Oak Ridge North City Manager Vicky Rudy describes Police Chief Andy Walters as a character. Walters describes himself as a mammal. Walters has spent 41 years in policing, and for 27 years Walters has been a part of the Oak Ridge North police force, including his current position as chief of police, which he earned in 1999.
Walters said he has hired every officer who works in the department today, and he aims to continue the policing tradition in the city through them and future generations of Oak Ridge North police officers. Walters is a certified forensic hypnotist, graduated from FBI command leadership institute and the Blackburn Law Enforcement Institute.
In his spare time Walters likes to travel and go camping with his family.
What is the biggest challenge you face as a police agency?
Building and maintaining the trust of our citizens. It is something that we hold tantamount in the police department— providing exceptional service for our citizens. The reason that is a challenge is because, at times, we have to deal with the citizens and it is difficult. Depending on what your definition of fairness is—if we arrest you, your feeling is it would be more fair if we cut you loose. At times we will upset a citizen because we will make an arrest on them or a kid or we will write them a ticket or we will have some police action. To us, fairness is treating everybody exactly the same. I have this obsessive disorder about fairness.
Are there any challenges related to having a small police force?
A football team doesn't have all quarterbacks. You have to have somebody to catch the ball. The coverage for our patrol is you have two officers per shift per day, under ideal circumstances. Out of that we cover 336 man-hours per week with those 10 individuals. We have challenges when we send them off for training, we have vacations, we have sick days and other things that pull the officers out. There are times when we have one officer, but there is never a time when we have no officers out [patrolling].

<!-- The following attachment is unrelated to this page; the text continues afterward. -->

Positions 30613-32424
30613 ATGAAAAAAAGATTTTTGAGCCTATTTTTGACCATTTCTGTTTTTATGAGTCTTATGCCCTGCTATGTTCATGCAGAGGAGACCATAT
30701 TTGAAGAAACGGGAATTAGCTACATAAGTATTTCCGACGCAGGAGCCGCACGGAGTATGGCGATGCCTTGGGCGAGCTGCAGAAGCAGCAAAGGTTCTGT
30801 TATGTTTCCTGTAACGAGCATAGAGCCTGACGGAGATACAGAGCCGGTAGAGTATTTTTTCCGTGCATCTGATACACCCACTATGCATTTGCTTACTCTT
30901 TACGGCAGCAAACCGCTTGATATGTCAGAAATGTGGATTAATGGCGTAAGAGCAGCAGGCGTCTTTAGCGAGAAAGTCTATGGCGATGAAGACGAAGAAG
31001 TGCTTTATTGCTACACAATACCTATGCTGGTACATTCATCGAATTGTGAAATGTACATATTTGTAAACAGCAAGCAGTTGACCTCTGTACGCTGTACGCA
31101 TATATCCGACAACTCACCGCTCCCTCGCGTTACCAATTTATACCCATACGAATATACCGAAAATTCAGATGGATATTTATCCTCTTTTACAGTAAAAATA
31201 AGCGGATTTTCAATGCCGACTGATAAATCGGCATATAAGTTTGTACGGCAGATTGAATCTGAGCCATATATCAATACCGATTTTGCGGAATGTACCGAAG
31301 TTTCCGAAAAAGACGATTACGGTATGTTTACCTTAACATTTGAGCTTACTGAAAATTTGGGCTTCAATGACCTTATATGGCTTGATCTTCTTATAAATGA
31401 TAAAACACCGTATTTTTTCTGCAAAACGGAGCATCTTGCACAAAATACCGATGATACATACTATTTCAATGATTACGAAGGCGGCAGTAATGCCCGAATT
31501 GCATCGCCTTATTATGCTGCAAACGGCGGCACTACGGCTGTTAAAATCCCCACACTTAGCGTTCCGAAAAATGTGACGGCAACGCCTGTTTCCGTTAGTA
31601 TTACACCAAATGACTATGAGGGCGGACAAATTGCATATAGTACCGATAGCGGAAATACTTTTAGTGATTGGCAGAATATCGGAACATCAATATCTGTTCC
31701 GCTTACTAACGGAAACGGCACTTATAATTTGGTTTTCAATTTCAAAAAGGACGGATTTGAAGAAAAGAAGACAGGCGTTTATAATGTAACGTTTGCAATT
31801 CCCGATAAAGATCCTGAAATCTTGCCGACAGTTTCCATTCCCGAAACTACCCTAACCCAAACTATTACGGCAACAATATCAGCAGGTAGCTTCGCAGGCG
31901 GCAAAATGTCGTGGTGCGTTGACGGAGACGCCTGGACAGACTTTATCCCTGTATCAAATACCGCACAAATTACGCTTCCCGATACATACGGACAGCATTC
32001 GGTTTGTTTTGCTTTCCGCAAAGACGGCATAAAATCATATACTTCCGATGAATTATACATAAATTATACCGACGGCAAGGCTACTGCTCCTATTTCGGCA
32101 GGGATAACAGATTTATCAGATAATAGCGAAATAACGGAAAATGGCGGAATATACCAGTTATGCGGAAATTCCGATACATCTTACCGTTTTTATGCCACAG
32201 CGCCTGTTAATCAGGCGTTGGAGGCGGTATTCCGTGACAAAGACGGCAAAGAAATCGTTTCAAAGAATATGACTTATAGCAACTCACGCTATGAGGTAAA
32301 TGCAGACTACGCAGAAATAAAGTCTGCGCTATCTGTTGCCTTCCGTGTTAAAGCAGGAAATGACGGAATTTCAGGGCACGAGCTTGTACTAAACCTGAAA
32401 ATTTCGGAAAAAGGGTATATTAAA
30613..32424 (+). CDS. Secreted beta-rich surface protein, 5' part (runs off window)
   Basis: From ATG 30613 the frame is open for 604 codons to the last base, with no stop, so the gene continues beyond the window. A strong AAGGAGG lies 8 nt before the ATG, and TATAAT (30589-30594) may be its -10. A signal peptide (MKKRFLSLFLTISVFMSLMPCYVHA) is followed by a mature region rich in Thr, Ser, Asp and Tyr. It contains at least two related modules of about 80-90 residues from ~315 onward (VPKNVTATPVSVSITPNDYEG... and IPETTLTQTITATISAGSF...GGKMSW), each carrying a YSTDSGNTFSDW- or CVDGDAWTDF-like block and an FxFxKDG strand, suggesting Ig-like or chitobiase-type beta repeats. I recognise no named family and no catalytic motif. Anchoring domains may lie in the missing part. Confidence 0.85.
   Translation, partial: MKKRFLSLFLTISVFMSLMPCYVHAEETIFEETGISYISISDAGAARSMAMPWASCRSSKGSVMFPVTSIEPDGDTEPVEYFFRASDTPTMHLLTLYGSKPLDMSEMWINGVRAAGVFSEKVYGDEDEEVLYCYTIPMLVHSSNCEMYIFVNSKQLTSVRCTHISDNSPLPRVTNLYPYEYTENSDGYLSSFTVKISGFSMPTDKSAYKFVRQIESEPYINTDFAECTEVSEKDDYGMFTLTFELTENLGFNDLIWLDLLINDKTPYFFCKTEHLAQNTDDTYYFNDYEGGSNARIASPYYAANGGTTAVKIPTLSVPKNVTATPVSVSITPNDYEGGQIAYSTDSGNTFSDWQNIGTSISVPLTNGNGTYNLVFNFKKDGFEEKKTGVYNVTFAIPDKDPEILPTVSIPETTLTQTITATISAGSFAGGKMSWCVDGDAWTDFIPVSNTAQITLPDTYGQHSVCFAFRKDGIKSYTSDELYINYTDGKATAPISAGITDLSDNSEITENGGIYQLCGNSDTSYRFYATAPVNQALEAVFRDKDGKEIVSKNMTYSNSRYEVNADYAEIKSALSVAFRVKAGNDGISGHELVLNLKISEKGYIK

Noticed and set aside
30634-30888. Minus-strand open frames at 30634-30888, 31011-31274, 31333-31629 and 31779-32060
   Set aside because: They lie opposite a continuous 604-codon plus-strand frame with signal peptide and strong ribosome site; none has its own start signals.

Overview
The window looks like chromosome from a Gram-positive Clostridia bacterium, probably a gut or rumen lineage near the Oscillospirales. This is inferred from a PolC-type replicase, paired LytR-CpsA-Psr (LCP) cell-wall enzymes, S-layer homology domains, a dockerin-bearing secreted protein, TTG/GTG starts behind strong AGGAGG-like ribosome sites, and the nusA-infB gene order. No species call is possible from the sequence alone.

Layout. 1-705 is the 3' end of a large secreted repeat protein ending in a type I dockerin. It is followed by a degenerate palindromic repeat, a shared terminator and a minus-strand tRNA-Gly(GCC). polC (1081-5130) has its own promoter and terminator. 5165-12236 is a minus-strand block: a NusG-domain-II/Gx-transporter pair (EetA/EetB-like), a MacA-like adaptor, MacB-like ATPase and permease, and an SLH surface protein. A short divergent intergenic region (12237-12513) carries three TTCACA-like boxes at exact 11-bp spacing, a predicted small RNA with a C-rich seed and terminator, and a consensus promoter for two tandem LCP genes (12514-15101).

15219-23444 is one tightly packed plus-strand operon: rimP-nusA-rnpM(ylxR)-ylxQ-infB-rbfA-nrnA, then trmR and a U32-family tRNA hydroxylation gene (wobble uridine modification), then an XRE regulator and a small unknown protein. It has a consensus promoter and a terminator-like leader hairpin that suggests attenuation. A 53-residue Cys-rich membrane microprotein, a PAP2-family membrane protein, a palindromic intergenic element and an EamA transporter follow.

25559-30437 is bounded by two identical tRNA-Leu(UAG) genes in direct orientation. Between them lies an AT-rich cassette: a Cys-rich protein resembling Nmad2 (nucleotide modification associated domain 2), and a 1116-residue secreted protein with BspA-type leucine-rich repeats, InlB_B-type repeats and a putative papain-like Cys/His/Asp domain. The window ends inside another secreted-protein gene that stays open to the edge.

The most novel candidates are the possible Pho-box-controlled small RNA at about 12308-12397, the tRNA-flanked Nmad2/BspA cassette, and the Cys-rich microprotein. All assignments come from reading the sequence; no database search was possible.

How does having a small police force benefit the officers?
I would put any of our officers up against any big city police officer, and they will police [well] because our officers are exposed to so much more and expected to know so much more. It doesn't matter if you are in a big city or a small city, the same steps have to be taken with fewer people.
How do you work with other first responders throughout the county?
We have a tremendous relationship with the Sheriff's Office. We have a great relationship with Shenandoah. Through interlocal agreements, Shenandoah can come over here and do the same job that we do in our city, and we can do the same job in their city. If there is an event that takes all of our officers off the street, Shenandoah Police Chief John [Chancellor] will send his officers down [to ORN] to patrol and take calls and be first responders for us, and vice versa. We work with fire and EMS also.
How have things changed in ORN since you first joined the department?
When I started here, I-45 was four lanes. People did actually leave their keys in the ignition of their cars. There was innocence in the community that I don't think you see now, and that is kind of heartbreaking. The city of Houston and Harris County have such a strong police presence that the experienced crooks are now moving out of those areas, and they are coming into the suburbs. So we are not getting new and inexperienced crooks that are easy to catch.
What are you most proud of with your service at the department?
I was fortunate that I was brought up in this business by old [school] police officers. I was indoctrinated into the idea that you don't let them get away. It is a philosophy that I have insisted on in the police department. The tradition of police is important, so I feel honored that I got to know the officers from that era, and I was able to take some of the good things and bring them to today and pass them to the young officers who in 30 years, I hope, will pass them to the next officers.